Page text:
In the most recently announced settlement under Canada’s Anti-Spam Legislation, the CRTC has announced that Porter Airlines Inc. has agreed to pay $150,000 as part of an undertaking concerning alleged violations of the law.

The CRTC’s summary of the undertaking indicates that Porter sent commercial electronic messages:

  • without an unsubscribe mechanism or with an unsubscribe mechanism that was not set out “clearly and prominently”, as required by the Electronic Commerce Protection Regulations (CRTC) (the Regulations).  In this regard, the CRTC noted that some of the messages contained two unsubscribe links, only one of which was functional.  In the CRTC’s view, the unsubscribe mechanism was not clearly set out, as it was not apparent which mechanism was functional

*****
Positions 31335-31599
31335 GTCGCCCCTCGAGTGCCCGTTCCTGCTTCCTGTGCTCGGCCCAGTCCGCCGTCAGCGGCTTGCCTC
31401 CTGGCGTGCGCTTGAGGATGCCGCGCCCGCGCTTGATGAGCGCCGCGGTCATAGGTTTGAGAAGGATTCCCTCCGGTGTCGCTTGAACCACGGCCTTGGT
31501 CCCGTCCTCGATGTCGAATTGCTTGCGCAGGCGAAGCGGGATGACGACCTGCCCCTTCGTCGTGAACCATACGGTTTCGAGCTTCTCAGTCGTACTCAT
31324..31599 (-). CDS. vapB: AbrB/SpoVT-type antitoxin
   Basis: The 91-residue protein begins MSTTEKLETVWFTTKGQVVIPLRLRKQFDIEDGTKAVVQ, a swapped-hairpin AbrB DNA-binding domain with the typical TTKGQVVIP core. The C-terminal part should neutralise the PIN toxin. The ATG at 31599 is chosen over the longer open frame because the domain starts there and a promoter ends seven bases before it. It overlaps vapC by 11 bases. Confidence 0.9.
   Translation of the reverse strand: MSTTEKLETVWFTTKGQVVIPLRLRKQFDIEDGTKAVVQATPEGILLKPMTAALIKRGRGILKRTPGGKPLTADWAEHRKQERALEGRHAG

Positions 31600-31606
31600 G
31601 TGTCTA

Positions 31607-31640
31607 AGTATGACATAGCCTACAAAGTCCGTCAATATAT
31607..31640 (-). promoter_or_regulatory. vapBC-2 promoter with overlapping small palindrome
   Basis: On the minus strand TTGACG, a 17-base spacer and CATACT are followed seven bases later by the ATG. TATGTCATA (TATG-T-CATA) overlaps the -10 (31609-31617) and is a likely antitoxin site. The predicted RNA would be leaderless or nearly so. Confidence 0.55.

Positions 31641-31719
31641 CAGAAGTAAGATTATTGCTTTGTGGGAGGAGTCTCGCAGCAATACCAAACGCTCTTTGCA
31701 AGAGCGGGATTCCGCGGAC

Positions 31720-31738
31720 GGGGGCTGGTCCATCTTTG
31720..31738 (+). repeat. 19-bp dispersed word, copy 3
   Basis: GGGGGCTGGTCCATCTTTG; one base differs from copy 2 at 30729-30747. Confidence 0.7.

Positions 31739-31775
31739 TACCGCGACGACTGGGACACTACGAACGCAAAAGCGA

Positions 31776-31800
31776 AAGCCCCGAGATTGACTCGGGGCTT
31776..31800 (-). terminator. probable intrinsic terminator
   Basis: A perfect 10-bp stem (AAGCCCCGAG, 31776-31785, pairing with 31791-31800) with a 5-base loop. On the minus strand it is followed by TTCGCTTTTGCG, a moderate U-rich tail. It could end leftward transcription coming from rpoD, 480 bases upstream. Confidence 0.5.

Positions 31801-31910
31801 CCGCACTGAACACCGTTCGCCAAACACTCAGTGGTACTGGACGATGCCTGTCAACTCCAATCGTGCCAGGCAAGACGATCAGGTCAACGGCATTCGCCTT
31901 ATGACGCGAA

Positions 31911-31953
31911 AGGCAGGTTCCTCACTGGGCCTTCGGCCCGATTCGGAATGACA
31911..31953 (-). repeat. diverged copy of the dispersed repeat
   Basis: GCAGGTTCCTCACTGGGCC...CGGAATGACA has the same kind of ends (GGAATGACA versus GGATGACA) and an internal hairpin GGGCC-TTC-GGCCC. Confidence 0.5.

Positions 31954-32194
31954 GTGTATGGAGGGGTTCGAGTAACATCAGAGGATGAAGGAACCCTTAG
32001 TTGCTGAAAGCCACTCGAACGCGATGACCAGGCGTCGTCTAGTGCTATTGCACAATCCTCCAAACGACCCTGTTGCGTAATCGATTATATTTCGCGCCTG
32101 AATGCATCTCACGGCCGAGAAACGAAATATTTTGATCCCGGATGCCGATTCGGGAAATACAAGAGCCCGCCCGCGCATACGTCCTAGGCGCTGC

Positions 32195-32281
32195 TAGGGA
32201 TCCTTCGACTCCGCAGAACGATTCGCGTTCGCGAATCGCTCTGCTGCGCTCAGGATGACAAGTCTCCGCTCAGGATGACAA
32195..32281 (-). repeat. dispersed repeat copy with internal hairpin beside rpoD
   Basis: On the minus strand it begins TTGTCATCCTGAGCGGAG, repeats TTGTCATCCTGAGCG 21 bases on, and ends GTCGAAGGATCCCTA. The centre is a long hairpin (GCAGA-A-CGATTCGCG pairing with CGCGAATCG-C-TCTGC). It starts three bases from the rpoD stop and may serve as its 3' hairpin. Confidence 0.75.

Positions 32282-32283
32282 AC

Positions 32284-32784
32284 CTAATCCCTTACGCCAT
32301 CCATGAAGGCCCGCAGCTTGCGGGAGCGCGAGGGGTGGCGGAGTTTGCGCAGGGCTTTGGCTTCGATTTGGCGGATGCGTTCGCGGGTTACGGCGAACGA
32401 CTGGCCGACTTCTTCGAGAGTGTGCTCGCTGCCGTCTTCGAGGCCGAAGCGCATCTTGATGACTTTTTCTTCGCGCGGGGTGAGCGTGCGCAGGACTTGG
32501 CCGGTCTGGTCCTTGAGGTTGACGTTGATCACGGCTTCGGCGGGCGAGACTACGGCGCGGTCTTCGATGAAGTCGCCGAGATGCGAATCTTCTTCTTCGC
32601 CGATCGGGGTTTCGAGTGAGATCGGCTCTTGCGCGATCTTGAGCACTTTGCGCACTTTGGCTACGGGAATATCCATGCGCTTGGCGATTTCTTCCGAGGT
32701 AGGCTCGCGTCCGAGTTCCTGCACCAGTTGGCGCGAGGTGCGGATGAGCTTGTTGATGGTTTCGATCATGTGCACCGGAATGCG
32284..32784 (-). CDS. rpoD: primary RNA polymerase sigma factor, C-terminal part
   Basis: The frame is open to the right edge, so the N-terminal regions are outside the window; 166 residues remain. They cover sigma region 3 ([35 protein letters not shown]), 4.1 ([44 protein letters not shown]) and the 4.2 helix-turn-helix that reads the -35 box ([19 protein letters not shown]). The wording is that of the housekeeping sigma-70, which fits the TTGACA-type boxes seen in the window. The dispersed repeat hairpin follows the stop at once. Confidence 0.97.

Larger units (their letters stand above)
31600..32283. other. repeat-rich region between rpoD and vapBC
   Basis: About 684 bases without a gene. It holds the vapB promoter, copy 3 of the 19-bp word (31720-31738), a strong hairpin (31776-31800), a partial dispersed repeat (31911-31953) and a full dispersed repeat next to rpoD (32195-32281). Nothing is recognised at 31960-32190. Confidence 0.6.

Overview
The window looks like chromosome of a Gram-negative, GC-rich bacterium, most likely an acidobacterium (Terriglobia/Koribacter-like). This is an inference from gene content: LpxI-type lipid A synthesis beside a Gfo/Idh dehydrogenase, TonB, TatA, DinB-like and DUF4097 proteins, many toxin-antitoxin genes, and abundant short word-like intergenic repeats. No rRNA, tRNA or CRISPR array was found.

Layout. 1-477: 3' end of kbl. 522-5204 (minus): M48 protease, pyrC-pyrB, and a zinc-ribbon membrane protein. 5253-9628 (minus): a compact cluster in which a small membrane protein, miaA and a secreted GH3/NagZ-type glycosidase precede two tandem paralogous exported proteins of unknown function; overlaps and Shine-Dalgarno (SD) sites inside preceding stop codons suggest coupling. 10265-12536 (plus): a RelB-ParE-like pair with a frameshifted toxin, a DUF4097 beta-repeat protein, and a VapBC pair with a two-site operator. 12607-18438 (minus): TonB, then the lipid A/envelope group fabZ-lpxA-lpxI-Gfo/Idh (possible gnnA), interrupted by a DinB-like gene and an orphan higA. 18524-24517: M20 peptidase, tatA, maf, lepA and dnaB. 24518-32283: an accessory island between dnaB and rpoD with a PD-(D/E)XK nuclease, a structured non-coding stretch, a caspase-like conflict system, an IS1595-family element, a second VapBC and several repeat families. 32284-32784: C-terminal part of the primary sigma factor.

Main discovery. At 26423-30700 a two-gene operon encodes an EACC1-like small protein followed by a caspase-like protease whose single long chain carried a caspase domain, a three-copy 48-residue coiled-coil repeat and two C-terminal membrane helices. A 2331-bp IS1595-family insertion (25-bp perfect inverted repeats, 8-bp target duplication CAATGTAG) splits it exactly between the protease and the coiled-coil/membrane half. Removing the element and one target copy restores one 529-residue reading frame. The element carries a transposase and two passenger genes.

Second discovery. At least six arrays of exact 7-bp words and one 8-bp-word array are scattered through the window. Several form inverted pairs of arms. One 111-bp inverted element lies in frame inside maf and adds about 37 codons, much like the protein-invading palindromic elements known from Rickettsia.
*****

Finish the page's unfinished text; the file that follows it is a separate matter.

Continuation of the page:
• without complete identification information required by the Regulations
  • without proof of consent to send commercial electronic messages to some of the recipients
  • to at least one recipient who had previously indicated they wanted to unsubscribe.  The CRTC found that the unsubscribe request was not given effect within 10 business days, as required by the Act
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Snoops and gossips beware: Ontario Government to introduce stiffer measures to protect patient privacy

Recently, the Government of Ontario announced its intent to strengthen the rules protecting patient privacy. If passed, these amendments to the Personal Health Information Protection Act (PHIPA) would include: